Table manners are learned. And, like anything else, they get easier with practice. If you keep these points in mind while you dine, you can relax (and quit copying your neighbor) at your next dinner party:
When you first sit down at the dinner table, remove the napkin and place it in your lap. A large napkin should be folded in half first. If the meal is served, expect to receive the food from the left and the drinks from the right. If the meal is passed, you should pass everything to the right (counterclockwise).
Watch your hostess for the signal to begin eating. Once she picks up her utensils, you can begin as well. Not sure what fork or spoon to use? Start at the outside and work your way toward the plate. Salad forks and soup spoons are on the outside; utensils for the main dish are one step in, and dessert utensils are closest to the plate. Occasionally, dessert utensils will be above the plate.
Elbows Off the Table, Et Al
Dinner etiquette dictates that elbows remain off the table, but that's only one part of proper positioning. Keep both feet flat on the floor and sit up straight. Your free hand should remain in your lap or rest gently on the table. Don't throw your entire arm up there.
Cut your food into one bite-sized morsel at a time. Take the time to chew the bite thoroughly and swallow before taking another bite. Bread should be broken into bite-sized pieces as well and buttered one sliver at a time. If someone requests the bread basket, don't grab a slice yourself as it's passed around the table. Wait until the other person has selected their slice and then request the basket. Put butter, jam or other spreads onto your plate rather than slathering them directly on your bread.
If you need to leave the table at any time, excuse yourself and place your napkin in your chair, not on the table. If you're served something you don't like, it's polite to at least give it a taste. If food allergies are an issue, it's fine to decline.
At the end of the meal, place your knife and fork beside each other across the top of the plate, with the knife on the outside and its edge facing in. After the meal is over, place your napkin on the left side of your plate, loosely gathered, not folded.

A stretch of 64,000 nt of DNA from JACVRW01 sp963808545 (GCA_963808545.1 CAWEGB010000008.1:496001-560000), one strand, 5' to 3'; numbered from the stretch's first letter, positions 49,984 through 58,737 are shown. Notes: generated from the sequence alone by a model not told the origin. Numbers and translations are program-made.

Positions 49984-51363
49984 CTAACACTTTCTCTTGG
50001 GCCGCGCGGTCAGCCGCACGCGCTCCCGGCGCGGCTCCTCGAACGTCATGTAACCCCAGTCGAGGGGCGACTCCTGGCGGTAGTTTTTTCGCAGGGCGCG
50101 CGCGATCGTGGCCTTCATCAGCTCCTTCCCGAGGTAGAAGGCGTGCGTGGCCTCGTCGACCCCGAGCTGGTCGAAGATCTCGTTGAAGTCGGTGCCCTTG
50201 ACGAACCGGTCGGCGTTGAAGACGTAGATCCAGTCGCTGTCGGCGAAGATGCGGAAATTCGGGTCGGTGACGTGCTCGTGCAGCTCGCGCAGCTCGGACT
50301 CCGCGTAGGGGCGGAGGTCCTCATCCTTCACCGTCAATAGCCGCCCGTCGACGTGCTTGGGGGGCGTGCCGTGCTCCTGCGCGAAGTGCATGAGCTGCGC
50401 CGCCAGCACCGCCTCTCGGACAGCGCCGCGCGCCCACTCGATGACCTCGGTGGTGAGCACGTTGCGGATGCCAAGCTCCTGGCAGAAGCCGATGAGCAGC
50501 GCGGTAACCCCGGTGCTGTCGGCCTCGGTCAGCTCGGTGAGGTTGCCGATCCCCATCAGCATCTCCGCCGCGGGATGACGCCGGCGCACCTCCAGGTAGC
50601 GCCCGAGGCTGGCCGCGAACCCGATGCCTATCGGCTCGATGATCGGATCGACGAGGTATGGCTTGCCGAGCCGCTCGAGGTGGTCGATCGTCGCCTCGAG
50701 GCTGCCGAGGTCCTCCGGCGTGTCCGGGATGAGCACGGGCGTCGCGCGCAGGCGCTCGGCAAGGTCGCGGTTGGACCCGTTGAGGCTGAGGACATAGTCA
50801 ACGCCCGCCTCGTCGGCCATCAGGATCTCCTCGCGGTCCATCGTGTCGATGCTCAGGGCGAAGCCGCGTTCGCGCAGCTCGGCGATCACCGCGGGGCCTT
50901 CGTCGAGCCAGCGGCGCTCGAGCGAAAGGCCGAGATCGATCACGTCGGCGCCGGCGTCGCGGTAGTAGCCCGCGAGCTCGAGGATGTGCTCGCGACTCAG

Eat Messy Foods with Elegance
Some foods are more difficult than others to eat gracefully. It may be tempting to avoid these foods altogether in social situations, but it's not necessary. With a little practice it's possible to eat elegantly no matter what's on the menu.
- Olives: It's acceptable to discretely remove the pit from your mouth with your fingers.
- Artichokes: Pull the leaf from the artichoke, and, holding it by the narrow end, scrape your teeth along the surface of the leaf. After you eat the leaves, cut up and eat the heart.
- Soup: Tilt the bowl away from you and push your spoon away from you with each bite.
- Chicken: At a picnic or other casual meal, fingers are fine. Otherwise, remove the meat from the bone with a knife and fork and eat it one bite at a time.
- Ribs: The easiest and neatest way to enjoy ribs is by scraping the meat off of the ribs with your knife, but you'll probably still need your fingers.
- Spaghetti: Scoop a small amount on your fork and twirl it around the fork until the loose ends are on the fork. Hold a spoon against the tines of your fork to make the job easier.
Did You Know? In a noisy restaurant, you may need to lean over the table to get within earshot of your dinner companions' clever remarks. In this case, it's fine for your elbows to creep onto the table, as long as you're being attentive, not lazy.
Related HowStuffWorks Articles
- Ball State University. "Basic Table Manners." (June 29, 2009) http://www.bsu.edu/students/careers/students/interviewing/dinetips/
- Bremer, Jill. "Dining Etiquette for the Fast Food Generation." Bremer Communications. 2004. (June 29, 2009) http://www.bremercommunications.com/Dining_Etiquette.htm
- Martin, Judith. "Miss Manners: Keep the Table Simple." Buffalo News. Dec. 23, 2008. (June 29, 2009) http://www.buffalonews.com/opinion/columns/missmanners/story/529401.html
- Stengel, Richard. "Ten Questions for Judith Martin." Time. Dec. 2, 2002. (June 26, 2009) http://www.time.com/time/magazine/article/0,9171,1003787,00.html